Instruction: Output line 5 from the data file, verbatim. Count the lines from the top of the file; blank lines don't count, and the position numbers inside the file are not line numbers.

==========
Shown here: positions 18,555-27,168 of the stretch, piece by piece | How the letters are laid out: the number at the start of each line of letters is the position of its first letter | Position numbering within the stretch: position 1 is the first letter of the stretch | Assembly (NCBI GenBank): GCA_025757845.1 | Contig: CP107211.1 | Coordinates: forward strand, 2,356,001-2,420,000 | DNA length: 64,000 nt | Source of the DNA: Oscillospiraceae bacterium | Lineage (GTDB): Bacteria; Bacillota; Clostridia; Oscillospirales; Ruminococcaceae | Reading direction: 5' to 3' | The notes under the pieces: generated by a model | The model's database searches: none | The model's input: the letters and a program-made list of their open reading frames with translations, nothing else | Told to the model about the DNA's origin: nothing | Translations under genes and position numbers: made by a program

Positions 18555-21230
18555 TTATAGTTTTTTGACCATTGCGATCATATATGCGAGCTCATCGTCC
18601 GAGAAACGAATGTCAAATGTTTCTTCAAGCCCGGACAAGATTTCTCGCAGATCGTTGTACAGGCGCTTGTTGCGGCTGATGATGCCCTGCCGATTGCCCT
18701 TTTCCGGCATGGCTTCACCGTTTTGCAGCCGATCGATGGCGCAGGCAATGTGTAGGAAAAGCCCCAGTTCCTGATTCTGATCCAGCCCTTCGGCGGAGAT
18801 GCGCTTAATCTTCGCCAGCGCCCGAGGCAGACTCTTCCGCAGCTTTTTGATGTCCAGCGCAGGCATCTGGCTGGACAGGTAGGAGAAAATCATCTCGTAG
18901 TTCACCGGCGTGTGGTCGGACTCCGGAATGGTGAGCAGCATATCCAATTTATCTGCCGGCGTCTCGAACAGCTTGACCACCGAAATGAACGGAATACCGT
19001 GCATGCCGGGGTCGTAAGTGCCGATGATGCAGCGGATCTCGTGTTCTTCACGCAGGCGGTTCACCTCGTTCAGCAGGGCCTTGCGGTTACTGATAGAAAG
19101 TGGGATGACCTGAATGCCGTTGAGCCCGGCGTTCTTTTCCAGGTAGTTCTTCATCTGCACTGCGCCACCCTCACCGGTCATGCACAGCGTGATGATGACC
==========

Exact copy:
18701 TTTCCGGCATGGCTTCACCGTTTTGCAGCCGATCGATGGCGCAGGCAATGTGTAGGAAAAGCCCCAGTTCCTGATTCTGATCCAGCCCTTCGGCGGAGAT